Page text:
DETROIT — General Motors said it plans to establish a joint venture with Posco Chemical, a Korean advanced materials company, to process cathode active material for GM's proprietary Ultium batteries in North America by 2024.
GM said Wednesday that it signed a nonbinding term sheet with Posco to create the joint venture. The companies expect to execute definitive agreements by the first quarter of 2022, said Doug Parks, GM executive vice president, global product development, purchasing and supply chain.
Parks called the cathode “the energy source” of lithium-ion batteries. The cathode has the greatest impact on battery performance, safety and cost, he said.
The move is part of GM's $35 billion investment in electric and autonomous vehicle development through 2025. The automaker plans to launch 30 EVs globally by then, with more than two-thirds available in the U.S., and aims for a fully electric light-vehicle portfolio by 2035. As EV production begins to scale, GM and other U.S. automakers are resetting the supply chain to source and process key battery materials locally and responsibly.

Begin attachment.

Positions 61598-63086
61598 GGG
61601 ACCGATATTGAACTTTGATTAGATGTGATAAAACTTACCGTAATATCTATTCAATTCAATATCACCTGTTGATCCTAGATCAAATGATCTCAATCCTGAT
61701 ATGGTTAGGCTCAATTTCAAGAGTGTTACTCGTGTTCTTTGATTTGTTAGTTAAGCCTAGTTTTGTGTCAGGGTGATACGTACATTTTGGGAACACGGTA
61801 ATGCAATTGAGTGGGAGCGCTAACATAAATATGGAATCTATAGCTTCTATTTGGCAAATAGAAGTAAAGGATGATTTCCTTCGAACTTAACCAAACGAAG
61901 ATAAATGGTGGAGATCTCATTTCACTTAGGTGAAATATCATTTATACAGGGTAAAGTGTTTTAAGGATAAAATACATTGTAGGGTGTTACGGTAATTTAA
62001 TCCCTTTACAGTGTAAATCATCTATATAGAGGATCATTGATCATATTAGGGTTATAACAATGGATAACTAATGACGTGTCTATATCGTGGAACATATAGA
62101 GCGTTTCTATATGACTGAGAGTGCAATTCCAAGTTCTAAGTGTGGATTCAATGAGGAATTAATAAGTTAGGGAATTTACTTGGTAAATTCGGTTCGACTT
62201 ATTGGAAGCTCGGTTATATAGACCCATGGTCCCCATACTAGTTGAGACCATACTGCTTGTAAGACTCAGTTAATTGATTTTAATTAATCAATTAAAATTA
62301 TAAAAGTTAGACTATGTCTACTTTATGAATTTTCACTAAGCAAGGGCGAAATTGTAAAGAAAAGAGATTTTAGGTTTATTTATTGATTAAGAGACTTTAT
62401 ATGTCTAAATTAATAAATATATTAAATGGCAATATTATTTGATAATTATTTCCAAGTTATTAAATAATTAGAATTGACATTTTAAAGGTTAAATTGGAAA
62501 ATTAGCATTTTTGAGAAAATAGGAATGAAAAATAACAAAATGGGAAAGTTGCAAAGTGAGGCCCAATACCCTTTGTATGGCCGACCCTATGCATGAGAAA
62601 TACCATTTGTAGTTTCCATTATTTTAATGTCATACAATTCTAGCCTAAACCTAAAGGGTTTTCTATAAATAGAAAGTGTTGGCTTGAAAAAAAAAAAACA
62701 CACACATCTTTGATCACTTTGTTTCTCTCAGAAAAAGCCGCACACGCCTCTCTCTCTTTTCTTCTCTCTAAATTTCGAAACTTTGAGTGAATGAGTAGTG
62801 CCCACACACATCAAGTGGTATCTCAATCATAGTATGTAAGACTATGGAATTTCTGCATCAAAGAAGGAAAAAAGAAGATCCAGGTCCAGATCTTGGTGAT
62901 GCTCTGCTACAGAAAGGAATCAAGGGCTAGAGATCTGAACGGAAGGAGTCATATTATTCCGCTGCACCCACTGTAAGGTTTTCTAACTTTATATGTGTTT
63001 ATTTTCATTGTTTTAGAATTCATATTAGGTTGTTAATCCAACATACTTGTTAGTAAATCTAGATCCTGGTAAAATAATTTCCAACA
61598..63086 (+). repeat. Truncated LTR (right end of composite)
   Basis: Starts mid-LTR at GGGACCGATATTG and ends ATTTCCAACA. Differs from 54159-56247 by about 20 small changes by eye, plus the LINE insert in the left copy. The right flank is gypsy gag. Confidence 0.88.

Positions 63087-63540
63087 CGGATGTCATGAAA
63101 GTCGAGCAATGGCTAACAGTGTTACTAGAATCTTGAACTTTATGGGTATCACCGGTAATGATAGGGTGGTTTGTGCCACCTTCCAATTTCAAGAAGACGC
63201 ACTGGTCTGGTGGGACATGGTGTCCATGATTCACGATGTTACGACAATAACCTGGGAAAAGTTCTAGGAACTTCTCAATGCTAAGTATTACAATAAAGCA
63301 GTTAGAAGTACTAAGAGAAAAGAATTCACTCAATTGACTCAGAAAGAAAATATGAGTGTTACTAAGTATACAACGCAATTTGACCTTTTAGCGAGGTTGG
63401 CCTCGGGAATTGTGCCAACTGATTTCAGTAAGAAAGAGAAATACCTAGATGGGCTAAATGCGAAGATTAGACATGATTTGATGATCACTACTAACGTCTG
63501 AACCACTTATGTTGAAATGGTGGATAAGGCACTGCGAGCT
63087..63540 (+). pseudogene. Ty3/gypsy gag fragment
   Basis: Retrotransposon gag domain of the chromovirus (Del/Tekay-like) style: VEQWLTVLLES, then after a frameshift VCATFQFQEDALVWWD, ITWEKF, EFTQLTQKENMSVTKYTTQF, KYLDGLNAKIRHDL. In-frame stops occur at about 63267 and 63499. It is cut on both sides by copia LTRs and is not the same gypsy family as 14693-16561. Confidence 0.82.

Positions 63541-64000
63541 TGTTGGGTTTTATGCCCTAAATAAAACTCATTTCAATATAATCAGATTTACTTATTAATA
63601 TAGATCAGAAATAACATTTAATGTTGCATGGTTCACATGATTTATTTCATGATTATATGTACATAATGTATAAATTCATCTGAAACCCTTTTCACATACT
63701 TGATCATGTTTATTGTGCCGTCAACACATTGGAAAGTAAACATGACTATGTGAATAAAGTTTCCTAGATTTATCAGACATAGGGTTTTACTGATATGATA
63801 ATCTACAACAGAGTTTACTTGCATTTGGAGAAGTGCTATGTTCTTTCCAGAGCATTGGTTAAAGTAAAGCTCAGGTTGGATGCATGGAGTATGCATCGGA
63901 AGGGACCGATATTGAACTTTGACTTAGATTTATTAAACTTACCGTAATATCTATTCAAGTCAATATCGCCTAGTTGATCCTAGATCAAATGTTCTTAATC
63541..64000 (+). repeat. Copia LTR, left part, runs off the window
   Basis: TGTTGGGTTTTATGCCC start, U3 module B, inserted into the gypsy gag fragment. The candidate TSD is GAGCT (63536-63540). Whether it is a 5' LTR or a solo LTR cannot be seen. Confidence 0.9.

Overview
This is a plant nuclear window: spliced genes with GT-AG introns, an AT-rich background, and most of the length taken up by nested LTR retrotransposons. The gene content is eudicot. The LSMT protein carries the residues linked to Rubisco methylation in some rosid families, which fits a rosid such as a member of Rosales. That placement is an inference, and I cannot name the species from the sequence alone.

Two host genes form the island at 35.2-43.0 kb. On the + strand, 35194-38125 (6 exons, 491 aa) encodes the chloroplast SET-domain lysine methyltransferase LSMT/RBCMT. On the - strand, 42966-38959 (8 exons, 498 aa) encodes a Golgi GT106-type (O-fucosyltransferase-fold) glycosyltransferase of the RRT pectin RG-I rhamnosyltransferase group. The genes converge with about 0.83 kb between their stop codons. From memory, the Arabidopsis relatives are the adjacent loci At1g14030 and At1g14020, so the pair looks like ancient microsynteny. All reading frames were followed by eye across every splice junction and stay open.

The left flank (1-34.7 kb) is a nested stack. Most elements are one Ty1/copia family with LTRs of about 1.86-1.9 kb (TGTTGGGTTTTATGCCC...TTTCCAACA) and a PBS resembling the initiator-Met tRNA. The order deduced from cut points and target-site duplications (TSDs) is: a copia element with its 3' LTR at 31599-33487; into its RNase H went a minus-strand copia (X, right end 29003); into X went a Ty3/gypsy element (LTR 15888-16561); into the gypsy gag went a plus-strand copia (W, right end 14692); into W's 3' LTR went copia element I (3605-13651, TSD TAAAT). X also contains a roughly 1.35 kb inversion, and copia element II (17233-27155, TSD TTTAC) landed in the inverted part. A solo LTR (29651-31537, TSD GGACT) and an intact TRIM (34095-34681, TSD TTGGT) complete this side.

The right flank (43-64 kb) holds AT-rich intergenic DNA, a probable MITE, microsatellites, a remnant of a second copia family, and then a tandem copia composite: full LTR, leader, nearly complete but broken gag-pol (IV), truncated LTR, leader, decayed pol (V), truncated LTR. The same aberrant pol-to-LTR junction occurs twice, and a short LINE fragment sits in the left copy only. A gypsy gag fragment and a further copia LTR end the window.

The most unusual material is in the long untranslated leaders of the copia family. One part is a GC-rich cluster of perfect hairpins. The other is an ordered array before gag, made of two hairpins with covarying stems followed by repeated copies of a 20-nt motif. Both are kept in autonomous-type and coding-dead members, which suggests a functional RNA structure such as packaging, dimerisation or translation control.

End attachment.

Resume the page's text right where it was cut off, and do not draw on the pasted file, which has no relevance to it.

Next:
The majority of materials needed for the Ultium battery platform will be sourced and processed in North America by 2025, Parks told reporters Wednesday.
"We need to control our own destiny, especially when it comes to battery production," he said.
The plant location will likely be announced in the first quarter, and GM expects it to create hundreds of new jobs.
The cathode active material represents about 40 percent of the cost of a battery cell, GM said.
"Our work with Posco Chemical is a key part of our strategy to rapidly scale U.S. EV production and drive innovation in battery performance, quality and cost," Parks said in a statement. "We are building a sustainable and resilient North America-focused supply chain for EVs covering the entire ecosystem from raw materials to battery cell manufacturing and recycling."
The cathode processing center will supply Ultium Cells plants that GM and LG Energy Solution are building in Lordstown, Ohio, and Spring Hill, Tenn. GM plans to open two additional Ultium plants in the U.S. by mid-decade but has not shared location details.
"We are very pleased to participate in the global battery supply chain project with General Motors," Posco Chemical CEO Kyungzoon Min said in the statement. "Through close partnership, we will innovate battery materials and contribute to accelerate the adoption of EVs based on our world-class product development, mass production capacity, and raw materials competitiveness."